at Lumière



Frédéric Bonnaud, Director of the Cinémathèque Française, introduced the double header of Blood of the Beasts by George Franju and Un chien andalou by Luis Buñuel.

"Thank you, Lumière, for accepting this unusual double programme. I'm thinking of the bankruptcy of butchers that will ensue in a few minutes! You are about to see a hard, violent movie. It is the first short film by Georges Franju who was to become a great French fantasy filmmaker, which gave rise to features like Titane today. Yet Blood of the Beasts is a documentary, proof that docs and fiction are not necessarily contradictory. At the beginning, Franju did not seek to make movies at all costs. He belongs to the generation that had just lived through WWII, a tremendous trauma. When things calmed down and he discovered the fate of animals and how they were slaughtered for food, he decided to make a film. What you are about to see is absolutely real, but it is coupled with the fantastic because Franju will depict how the butchers, the slaughterers, are sick of their professions.

You will also see the first silent film by Buñuel and Dali, who at the time were two very young strangers who decided to film their dreams with money given to them by Buñuel's mother. It's a film that you have to watch while letting yourself go, because it's made up of associations of thoughts and at the same time it tells the oldest tale in the world, as Coluche would say: the story of a guy who gets dumped by his girlfriend. At the premiere, Buñuel had pockets full of stones ready to be thrown at people who walked out before the end, but the audience was made up of Surrealist personalities including André Breton, and after the screening Dali and Buñuel were adopted and officially became Surrealists."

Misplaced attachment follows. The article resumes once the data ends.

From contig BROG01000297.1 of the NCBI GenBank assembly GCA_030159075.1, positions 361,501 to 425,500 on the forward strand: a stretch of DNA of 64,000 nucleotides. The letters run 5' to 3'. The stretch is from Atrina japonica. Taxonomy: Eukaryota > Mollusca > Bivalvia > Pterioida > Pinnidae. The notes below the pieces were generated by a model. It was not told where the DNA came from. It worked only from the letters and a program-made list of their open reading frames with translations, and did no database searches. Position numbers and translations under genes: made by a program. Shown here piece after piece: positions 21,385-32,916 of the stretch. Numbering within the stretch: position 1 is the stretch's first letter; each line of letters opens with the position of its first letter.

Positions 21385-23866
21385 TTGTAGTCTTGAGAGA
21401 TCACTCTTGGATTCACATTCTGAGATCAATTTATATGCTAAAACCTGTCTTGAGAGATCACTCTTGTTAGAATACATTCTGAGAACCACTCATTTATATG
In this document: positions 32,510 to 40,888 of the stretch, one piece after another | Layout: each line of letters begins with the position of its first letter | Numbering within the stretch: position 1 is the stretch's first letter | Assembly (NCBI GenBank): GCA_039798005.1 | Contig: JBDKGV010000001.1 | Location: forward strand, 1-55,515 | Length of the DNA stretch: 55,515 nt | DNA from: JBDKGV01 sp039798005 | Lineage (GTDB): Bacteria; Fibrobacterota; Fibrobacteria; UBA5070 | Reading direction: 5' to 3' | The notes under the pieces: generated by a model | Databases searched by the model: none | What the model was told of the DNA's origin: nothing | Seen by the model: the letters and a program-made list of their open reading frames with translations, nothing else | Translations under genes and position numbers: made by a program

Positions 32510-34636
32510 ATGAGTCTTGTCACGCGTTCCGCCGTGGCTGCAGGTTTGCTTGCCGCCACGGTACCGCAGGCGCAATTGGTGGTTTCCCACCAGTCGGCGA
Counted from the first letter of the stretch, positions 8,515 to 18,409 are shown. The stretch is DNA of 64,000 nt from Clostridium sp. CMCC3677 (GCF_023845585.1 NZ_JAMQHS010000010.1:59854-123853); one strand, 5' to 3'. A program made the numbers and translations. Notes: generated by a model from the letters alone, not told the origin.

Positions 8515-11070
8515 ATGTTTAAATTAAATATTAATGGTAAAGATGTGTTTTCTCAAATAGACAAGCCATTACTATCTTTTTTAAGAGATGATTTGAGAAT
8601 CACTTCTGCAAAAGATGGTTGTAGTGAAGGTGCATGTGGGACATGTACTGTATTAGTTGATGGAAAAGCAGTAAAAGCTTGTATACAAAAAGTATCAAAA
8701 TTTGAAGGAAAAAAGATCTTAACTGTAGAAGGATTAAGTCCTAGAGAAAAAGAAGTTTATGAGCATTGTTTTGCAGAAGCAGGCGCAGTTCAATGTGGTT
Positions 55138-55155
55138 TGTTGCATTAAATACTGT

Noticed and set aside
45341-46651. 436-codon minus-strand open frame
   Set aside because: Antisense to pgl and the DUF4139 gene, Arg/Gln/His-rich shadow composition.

Director Bette Gordon and photographer Nan Goldin introduced Variety

Bette Gordon: "Variety is a film about the pleasure of filming and watching. My love of the cinema is the love of watching. I was walking around one day, and came across this movie theatre, the Variety, which had a beautiful red and blue décor that attracted me. Then I saw that it was a porn cinema, which was even better; pornography is also the pleasure of watching. This film is also about exploring female pleasure. I wanted the heroine of this story not to be presented as an object, but as a subject of pleasure. Nan Goldin took me into her universe; she was my guide, my entry into this world, she is my friend.”


Director Bette Gordon and photographer Nan Goldin introduced Variety
© Léa Rener


Nan Goldin: "It's a film about pre-AIDS New York, it was a time when the city was free. It was just before AIDS had claimed so many of our friends’ lives. It was also the pre-internet era; pornography was different then and you had to go find it in these underground places.”


Reported by Virginie Apiou and Laura Lépine



Categories: Lecture Zen